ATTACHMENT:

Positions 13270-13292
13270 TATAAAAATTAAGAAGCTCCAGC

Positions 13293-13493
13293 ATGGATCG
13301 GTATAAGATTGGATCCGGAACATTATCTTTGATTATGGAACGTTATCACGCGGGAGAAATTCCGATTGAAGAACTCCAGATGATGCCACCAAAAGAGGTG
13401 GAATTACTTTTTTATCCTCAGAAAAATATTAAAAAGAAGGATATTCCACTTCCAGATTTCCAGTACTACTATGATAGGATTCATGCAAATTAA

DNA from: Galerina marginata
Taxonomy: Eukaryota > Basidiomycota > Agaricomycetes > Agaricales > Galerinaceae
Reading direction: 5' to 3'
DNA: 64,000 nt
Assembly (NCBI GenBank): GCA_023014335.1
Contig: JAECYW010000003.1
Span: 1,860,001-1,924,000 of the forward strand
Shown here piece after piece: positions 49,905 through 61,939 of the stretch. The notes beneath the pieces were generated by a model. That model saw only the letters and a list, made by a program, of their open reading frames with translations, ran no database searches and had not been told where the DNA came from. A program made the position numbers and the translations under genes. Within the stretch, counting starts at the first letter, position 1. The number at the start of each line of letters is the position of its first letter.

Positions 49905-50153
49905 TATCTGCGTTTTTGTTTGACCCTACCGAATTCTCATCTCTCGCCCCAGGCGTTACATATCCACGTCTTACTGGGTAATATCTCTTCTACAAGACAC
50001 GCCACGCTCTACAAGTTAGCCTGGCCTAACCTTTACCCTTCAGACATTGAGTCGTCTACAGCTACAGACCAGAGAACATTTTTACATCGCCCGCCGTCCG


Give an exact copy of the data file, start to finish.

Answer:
Positions 13270-13292
13270 TATAAAAATTAAGAAGCTCCAGC

Positions 13293-13493
13293 ATGGATCG
13301 GTATAAGATTGGATCCGGAACATTATCTTTGATTATGGAACGTTATCACGCGGGAGAAATTCCGATTGAAGAACTCCAGATGATGCCACCAAAAGAGGTG
13401 GAATTACTTTTTTATCCTCAGAAAAATATTAAAAAGAAGGATATTCCACTTCCAGATTTCCAGTACTACTATGATAGGATTCATGCAAATTAA

DNA from: Galerina marginata
Taxonomy: Eukaryota > Basidiomycota > Agaricomycetes > Agaricales > Galerinaceae
Reading direction: 5' to 3'
DNA: 64,000 nt
Assembly (NCBI GenBank): GCA_023014335.1
Contig: JAECYW010000003.1
Span: 1,860,001-1,924,000 of the forward strand
Shown here piece after piece: positions 49,905 through 61,939 of the stretch. The notes beneath the pieces were generated by a model. That model saw only the letters and a list, made by a program, of their open reading frames with translations, ran no database searches and had not been told where the DNA came from. A program made the position numbers and the translations under genes. Within the stretch, counting starts at the first letter, position 1. The number at the start of each line of letters is the position of its first letter.

Positions 49905-50153
49905 TATCTGCGTTTTTGTTTGACCCTACCGAATTCTCATCTCTCGCCCCAGGCGTTACATATCCACGTCTTACTGGGTAATATCTCTTCTACAAGACAC
50001 GCCACGCTCTACAAGTTAGCCTGGCCTAACCTTTACCCTTCAGACATTGAGTCGTCTACAGCTACAGACCAGAGAACATTTTTACATCGCCCGCCGTCCG